Please use this identifier to cite or link to this item:
|Title:||Photometric survey of 67 near-Earth objects||Authors:||IEVA, Simone
MAZZOTTA EPIFANI, Elena
Barucci, M. A.
DI PAOLA, Andrea
|Issue Date:||2018||Journal:||ASTRONOMY & ASTROPHYSICS||Number:||615||First Page:||A127||Abstract:||Context. The near-Earth object (NEO) population is a window into the original conditions of the protosolar nebula, and has the potential to provide a key pathway for the delivery of water and organics to the early Earth. In addition to delivering the crucial ingredients for life, NEOs can pose a serious hazard to humanity since they can impact the Earth. To properly quantify the impact risk, physical properties of the NEO population need to be studied. Unfortunately, NEOs have a great variation in terms of mitigation-relevant quantities (size, albedo, composition, etc.) and less than 15% of them have been characterized to date. <BR /> Aims: There is an urgent need to undertake a comprehensive characterization of smaller NEOs (D < 300 m) given that there are many more of them than larger objects; their small sizes make them intrinsically fainter and therefore harder to study. One of the main aims of the NEOShield-2 project (2015-2017), financed by the European Community in the framework of the Horizon 2020 program, is therefore to retrieve physical properties of a wide number of NEOs in order to design impact mitigation missions and assess the consequences of an impact on Earth. <BR /> Methods: We carried out visible photometry of NEOs, making use of the DOLORES instrument at the Telescopio Nazionale Galileo (TNG, La Palma, Spain) in order to derive visible color indexes and the taxonomic classification for each target in our sample. <BR /> Results: We attributed for the first time the taxonomical complex of 67 objects obtained during the first year of the project. While the majority of our sample belong to the S-complex, carbonaceous C-complex NEOs deserve particular attention. These NEOs can be located in orbits that are challenging from a mitigation point of view, with high inclination and low minimum orbit intersection distance (MOID). In addition, the lack of carbonaceous material we see in the small NEO population might not be due to an observational bias alone.||Acknowledgments:||This research has been funded with support from the Euro-pean Commission (grant agreement no. 640351 H2020- PROTEC-2014 - Accesstechnologies and characterization for Near Earth Objects (NEOs). SI also ac-knowledges financial support from ASI (contract No. 2013-046-R.0: “OSIRIS-REx Partecipazione Scientifica alla missione per la fase B2/C/D”). DP has re-ceived funding from the European Union’s Horizon 2020 research and inno-vation program under the Marie Sklodowska-Curie actions (grant agreement n.664931). We would also like to thank the anonymous referee for the insightfulcomments that helped improve the paper.||URI:||http://hdl.handle.net/20.500.12386/29060||URL:||https://www.aanda.org/articles/aa/full_html/2018/07/aa32154-17/aa32154-17.html||ISSN:||0004-6361||DOI:||10.1051/0004-6361/201732154||Bibcode ADS:||2018A&A...615A.127I||Fulltext:||open|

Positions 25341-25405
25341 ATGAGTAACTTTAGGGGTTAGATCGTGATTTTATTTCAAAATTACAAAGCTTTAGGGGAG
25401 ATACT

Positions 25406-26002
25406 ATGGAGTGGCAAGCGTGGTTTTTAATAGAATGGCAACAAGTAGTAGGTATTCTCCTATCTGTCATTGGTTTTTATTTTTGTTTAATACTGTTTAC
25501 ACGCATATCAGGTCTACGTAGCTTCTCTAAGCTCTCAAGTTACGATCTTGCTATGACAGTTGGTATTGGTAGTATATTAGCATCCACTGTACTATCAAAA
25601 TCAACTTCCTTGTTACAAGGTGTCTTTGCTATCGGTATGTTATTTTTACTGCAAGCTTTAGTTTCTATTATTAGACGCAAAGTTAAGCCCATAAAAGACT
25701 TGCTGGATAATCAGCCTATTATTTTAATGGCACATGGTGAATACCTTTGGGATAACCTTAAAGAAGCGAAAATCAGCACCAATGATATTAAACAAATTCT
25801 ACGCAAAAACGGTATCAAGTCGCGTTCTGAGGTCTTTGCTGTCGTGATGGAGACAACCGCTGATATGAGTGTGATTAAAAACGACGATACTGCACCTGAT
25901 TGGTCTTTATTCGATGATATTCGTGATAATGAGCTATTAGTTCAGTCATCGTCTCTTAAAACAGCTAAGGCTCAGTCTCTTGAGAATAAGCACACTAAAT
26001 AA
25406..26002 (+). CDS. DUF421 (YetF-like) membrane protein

|Appears in Collections:||1.01 Articoli in rivista|
Show full item record
Files in This Item:
|aa32154-17.pdf||Pdf editoriale||380.91 kB||Adobe PDF||View/Open|
checked on Jan 18, 2021
checked on Jan 18, 2021
Items in DSpace are published in Open Access, unless otherwise indicated.